The No. 17 Harvard men’s water polo team (17-12, 11-1 ECAC) went into this weekend’s CWPA Northern Division Championships with a 6-game win streak extending back to Oct. 26. Momentum from the prior victories helped the Crimson prevail over MIT on Saturday, but was not enough as No. 18 St. Francis took the championship title on Sunday afternoon.
St. Francis 12, Harvard 4.
From the beginning, the championship game was tense.
Solid defensive play from both sides of the pool kept goals in the first half to a minimum. The first six shots from the opening minutes were all blocked by goalies, and for a majority of the first quarter, the score was even at 0-0. Just shy of a minute left, however, freshman Dan Stevens managed to find an opening and the Crimson went up 1-0.
The second quarter, a repeat of the first, saw only one successful goal throughout the entire frame, this time from Andras Kovacs of St. Francis. A short scramble for the ball near the Harvard goalpost two minutes into the frame produced cheers from the crowd, but did not produce any decisive shots as the Crimson eventually regained possession. It wasn’t until nearly halfway through that Kovacs launched the single goal from five meters; for the rest of that quarter, defensive play from both ends kept the score tied at 1-1.
“I thought we played a great first half, and…their goalie is very good, probably one of the best goalies in the country,” Harvard coach Ted Minnis said. “He does a very good job in there, and it allows them to do some [more] things defensively.”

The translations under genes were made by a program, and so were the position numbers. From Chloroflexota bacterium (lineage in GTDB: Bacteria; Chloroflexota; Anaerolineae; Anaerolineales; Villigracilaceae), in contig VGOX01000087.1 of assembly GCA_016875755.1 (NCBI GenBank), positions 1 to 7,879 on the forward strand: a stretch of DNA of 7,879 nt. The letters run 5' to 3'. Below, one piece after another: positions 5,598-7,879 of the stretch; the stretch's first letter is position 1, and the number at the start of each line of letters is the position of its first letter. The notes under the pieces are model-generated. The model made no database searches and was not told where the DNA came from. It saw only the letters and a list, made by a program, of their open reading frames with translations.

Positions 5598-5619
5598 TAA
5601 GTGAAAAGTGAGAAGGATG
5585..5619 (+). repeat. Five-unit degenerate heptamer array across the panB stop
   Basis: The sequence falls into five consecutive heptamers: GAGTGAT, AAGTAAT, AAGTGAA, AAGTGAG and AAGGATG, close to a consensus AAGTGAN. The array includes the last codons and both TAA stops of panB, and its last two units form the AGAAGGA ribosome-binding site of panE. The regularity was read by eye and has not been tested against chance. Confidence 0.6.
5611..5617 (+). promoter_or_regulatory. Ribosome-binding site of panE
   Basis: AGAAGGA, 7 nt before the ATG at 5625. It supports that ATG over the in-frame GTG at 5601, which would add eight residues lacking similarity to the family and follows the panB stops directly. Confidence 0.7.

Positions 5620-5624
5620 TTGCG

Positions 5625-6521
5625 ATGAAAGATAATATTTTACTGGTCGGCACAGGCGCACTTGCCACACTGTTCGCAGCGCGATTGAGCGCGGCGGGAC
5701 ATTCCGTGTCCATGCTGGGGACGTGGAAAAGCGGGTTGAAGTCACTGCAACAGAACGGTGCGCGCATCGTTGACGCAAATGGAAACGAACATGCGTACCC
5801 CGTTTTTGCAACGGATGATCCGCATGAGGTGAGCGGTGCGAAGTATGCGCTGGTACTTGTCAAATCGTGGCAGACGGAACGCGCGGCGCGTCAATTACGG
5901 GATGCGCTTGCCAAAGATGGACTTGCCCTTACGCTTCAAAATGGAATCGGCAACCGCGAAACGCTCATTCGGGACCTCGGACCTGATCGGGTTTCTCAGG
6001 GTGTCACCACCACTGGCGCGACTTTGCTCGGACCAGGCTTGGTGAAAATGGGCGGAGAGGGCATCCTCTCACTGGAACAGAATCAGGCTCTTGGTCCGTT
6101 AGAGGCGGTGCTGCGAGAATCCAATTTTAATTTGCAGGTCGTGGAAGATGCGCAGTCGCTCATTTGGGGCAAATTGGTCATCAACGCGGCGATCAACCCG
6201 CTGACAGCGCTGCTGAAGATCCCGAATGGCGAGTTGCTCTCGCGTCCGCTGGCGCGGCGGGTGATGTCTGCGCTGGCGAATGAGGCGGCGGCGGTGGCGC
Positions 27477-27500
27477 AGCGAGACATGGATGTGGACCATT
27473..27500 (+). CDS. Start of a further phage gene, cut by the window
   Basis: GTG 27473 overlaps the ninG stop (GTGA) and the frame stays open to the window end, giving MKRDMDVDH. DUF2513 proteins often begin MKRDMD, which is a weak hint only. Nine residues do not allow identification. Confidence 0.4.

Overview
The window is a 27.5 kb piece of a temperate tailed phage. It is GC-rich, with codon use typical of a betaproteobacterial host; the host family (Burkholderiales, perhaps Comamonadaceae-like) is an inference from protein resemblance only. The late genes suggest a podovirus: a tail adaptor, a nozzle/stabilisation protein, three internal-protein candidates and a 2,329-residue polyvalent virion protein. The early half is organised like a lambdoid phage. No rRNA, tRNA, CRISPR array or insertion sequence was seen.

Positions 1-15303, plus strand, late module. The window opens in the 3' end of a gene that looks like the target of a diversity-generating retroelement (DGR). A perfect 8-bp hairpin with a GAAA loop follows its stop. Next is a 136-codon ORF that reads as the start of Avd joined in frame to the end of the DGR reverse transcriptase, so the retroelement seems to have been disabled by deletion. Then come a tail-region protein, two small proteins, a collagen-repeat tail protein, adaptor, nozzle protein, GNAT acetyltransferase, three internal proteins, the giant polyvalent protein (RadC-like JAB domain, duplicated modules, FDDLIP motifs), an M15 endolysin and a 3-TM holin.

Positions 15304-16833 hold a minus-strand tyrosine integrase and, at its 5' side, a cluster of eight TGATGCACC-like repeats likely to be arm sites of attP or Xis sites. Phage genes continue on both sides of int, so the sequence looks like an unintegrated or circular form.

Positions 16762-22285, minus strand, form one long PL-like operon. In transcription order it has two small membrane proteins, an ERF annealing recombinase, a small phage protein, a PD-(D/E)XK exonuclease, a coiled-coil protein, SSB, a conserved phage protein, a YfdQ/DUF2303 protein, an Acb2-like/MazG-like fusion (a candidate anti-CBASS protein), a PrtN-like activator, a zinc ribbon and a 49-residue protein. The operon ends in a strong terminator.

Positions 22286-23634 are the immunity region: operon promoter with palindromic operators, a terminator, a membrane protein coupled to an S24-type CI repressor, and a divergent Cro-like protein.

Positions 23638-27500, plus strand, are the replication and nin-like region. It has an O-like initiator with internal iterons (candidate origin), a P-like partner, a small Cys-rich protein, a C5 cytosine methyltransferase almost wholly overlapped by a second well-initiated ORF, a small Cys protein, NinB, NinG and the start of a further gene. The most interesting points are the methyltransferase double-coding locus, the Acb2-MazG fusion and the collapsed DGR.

The second half of the game, however, resembled nothing of the first as St. Francis scored two goals within the opening minute. Sophomore Ben Zepfel of the Crimson responded with a goal of his own merely 15 seconds later, but Bosko Stankovic of St. Francis made a goal yet again at 6:28, his second on the night. In less than two minutes, the cumulative score tripled from what it was before halftime. By the end of the third frame, the board would stand at 7-3.
Aggressive gameplay from St. Francis for the rest of the game led the Terriers through to the championship. Besides a goal early in the fourth quarter by sophomore Noah Harrison, the Crimson could not capitalize on any of its offensive runs. The five shots made by St. Francis that ended inside the Crimson goalpost were not met with an equivalent response. Final score: St. Francis, 12-4.
“We got stops the first half, but we didn’t get stops the second half; it’s just as simple as that, I think,” Minnis said. “There’s just luck involved in everything, and I think they got a couple of balls that got over us when we were in pretty good defensive position…that was the difference. Then we’re playing catch up and doing different things defensively, and it kind of stalled out on offense a little.”
Harvard 9, MIT 6
The semi-final game against MIT largely resembled the championship match against St. Francis as the first half featured solid defensive play. It was the Crimson, however, that would run with the 3-2 halftime lead as soon as the second half began.
Coming off of a second quarter that only had one successful goal combined, the Crimson came out firing. Two shots from MIT that made it into Harvard goalpost provoked responses from Stevens and freshman Joey Colton, who both pushed the Crimson back to a 5-4 lead. For the remainder of the third and about halfway through the fourth, four goals by Stevens, Colton, and Harrison went unanswered. Only two shots slipped through the Harvard defense, and the substantial lead halfway through the fourth was enough to give Harvard a place in the finals.
“It started on the defensive end,” Minnis said. “That was something we talked about at halftime. We just got to get stops and everything else is going to happen. This was their second game of the day, we knew they were going to be tired, we wanted to get a stop and just motor down the pool and that’s what we did.”
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